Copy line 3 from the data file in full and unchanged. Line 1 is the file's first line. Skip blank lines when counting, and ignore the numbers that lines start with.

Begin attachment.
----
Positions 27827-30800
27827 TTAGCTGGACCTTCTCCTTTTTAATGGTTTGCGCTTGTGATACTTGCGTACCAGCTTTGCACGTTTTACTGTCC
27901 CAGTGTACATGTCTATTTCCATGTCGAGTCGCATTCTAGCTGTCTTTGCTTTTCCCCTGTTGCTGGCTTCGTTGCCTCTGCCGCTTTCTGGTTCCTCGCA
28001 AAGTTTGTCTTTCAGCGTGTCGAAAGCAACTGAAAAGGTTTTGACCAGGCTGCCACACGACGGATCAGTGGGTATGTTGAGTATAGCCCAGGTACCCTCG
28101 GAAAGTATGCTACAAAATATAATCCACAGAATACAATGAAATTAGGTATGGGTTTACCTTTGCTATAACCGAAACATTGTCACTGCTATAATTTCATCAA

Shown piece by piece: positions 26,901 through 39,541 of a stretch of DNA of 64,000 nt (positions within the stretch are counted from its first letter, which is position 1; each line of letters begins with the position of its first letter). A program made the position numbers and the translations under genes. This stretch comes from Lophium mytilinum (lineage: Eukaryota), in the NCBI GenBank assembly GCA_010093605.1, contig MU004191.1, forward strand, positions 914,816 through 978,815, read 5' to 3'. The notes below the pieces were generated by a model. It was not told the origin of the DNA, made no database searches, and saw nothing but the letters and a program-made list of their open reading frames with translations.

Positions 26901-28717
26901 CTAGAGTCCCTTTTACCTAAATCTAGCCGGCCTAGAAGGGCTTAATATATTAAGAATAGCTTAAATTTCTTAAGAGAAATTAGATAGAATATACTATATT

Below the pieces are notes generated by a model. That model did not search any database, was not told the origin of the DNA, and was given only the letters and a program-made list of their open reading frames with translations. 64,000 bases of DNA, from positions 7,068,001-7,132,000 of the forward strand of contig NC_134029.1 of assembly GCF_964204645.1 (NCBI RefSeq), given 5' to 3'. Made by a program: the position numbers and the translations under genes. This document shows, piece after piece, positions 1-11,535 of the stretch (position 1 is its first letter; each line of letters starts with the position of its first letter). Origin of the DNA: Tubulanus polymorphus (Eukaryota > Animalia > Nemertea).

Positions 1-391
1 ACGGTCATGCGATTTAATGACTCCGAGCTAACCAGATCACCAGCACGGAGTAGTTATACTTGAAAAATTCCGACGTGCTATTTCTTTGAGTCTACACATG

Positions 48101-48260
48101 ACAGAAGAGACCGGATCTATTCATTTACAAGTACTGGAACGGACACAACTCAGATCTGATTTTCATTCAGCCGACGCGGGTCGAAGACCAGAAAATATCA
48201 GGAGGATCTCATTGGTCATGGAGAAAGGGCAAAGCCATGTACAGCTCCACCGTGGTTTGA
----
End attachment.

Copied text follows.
27901 CAGTGTACATGTCTATTTCCATGTCGAGTCGCATTCTAGCTGTCTTTGCTTTTCCCCTGTTGCTGGCTTCGTTGCCTCTGCCGCTTTCTGGTTCCTCGCA